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Borderlands: Nowports aims to be supply chain ally for Latam trade

Nowport aims to streamline the import and export processes of Latin American companies by improving visibility for suppliers, shipping companies, end customers, customs agents and terminals. Pictured is Port Houston. (Photo: Jim Allen)

Nowports aims to be supply chain ally for Latam trade 

When Alfonso De los Ríos co-founded digital freight forwarder Nowports, the goal was to impact Latin America’s trade industry using cutting-edge technology.

De los Ríos, 23, said he had become interested in how trade affected the development and economies of countries in the region.

“When we decided to start Nowports, it wasn’t too much about logistics or trade, it was more about the impact that trade had in Latin America,” De los Ríos, also Nowports’ CEO, told FreightWaves. “We were amazed how we could change any industry that was the same for more than 70 years. One of the driving forces for us is to go into markets that have been underserved for a lot of years and add technology to it.”

De los Ríos co-founded Nowports in 2018 with Maximiliano Casal, the company’s COO. Nowports recently secured $150 million in a Series C round, helping the Monterrey, Mexico-based company land a $1.1 billion valuation.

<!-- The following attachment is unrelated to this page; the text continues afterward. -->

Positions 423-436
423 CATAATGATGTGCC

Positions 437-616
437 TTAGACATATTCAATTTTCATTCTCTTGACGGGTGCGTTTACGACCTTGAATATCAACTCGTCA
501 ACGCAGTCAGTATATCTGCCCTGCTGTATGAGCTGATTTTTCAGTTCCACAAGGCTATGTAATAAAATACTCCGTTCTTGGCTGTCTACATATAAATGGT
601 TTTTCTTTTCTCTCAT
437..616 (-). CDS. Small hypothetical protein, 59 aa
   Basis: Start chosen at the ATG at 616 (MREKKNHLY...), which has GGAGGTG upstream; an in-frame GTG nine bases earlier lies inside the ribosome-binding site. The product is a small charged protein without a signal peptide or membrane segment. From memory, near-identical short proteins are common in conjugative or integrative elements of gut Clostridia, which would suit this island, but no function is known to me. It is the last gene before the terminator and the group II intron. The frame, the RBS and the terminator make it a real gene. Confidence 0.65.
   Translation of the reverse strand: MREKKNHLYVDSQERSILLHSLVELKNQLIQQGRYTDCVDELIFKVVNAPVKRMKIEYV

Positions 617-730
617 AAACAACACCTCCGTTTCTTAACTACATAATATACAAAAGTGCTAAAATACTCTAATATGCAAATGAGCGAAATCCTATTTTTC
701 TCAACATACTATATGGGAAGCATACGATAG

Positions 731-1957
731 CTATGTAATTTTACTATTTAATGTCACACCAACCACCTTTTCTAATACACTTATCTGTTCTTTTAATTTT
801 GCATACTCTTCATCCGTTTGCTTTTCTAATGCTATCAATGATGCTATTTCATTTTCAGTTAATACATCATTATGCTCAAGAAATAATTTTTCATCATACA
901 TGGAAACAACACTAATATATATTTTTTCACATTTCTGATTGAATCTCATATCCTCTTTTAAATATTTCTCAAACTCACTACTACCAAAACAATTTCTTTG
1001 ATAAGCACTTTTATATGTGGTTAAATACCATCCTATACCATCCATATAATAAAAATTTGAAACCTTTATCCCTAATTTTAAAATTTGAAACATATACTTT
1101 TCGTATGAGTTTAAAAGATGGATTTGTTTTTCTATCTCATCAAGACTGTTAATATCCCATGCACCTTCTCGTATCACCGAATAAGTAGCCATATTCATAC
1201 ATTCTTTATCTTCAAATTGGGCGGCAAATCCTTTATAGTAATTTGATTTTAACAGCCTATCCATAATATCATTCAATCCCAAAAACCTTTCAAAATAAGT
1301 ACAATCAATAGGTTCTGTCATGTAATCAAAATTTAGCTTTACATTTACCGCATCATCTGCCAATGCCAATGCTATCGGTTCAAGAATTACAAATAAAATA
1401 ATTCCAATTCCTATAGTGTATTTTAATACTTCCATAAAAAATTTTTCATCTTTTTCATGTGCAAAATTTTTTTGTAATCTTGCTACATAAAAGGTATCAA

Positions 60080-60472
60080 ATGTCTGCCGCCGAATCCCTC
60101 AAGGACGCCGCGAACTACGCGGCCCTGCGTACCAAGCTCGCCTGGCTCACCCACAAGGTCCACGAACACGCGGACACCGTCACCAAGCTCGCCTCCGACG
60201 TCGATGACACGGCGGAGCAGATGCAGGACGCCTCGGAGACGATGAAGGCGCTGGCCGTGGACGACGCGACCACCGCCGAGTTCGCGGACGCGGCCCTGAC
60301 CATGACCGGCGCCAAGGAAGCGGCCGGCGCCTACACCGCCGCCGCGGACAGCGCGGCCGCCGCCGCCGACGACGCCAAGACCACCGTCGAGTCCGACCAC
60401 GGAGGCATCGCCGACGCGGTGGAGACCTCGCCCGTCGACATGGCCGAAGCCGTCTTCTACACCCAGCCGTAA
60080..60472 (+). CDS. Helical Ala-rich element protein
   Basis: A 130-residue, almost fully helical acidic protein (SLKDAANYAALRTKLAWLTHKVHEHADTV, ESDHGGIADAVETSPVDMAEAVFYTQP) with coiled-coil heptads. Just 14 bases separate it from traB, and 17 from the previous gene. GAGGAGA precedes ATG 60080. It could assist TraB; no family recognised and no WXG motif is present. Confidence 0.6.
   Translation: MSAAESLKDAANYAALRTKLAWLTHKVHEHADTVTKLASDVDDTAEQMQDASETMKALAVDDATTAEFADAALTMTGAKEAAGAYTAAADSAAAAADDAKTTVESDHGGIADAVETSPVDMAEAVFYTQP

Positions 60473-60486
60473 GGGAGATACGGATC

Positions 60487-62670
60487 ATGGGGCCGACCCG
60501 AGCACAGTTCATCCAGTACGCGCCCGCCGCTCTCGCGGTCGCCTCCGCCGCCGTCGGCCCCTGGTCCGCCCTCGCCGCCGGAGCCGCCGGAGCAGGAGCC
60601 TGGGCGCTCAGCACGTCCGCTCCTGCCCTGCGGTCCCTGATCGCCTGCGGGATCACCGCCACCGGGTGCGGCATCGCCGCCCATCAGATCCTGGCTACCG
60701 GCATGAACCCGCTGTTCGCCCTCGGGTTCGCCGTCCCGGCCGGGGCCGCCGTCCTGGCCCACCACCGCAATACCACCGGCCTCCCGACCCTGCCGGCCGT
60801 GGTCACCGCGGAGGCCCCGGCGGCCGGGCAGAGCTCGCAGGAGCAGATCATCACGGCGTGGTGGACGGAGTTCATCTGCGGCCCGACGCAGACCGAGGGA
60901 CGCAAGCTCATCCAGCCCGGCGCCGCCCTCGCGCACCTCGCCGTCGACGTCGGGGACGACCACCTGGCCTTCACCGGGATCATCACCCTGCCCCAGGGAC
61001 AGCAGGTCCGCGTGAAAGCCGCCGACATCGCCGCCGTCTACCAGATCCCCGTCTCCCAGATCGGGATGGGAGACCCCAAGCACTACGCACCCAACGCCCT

The latest funding round propelled Nowports into unicorn status (a startup with a value of over $1 billion), helping it become one of the most valuable startups in the country. Other Mexican unicorns include Bitso, Clara, Konfio, Merama, Kavak and Stori. Nowports is the only Mexican unicorn startup not located in Mexico City.

De los Rios said helping Nowports achieve unicorn status has been “amazing.”


“It comes with a great responsibility because we are the first outside Mexico City. It’s our responsibility to show that companies in smaller cities can revolutionize an industry and create global solutions,” De los Ríos said. “Last year, Monterrey was one of the cities with the most companies in Y Combinator, [a California-based technology startup accelerator], so I think that’s a good sign.”

Nowports founders Maximiliano Casal and Alfonso De los Ríos. (Photo: Nowports)

Nowports digitizes activities such as communications, documents, customs compliance and financing, using blockchain — a digital database for storing records of value and transactions — to connect shippers to carriers.

The aim is to streamline the import and export processes of Latin American companies by improving visibility for suppliers, shipping companies, end customers, customs agents and terminals.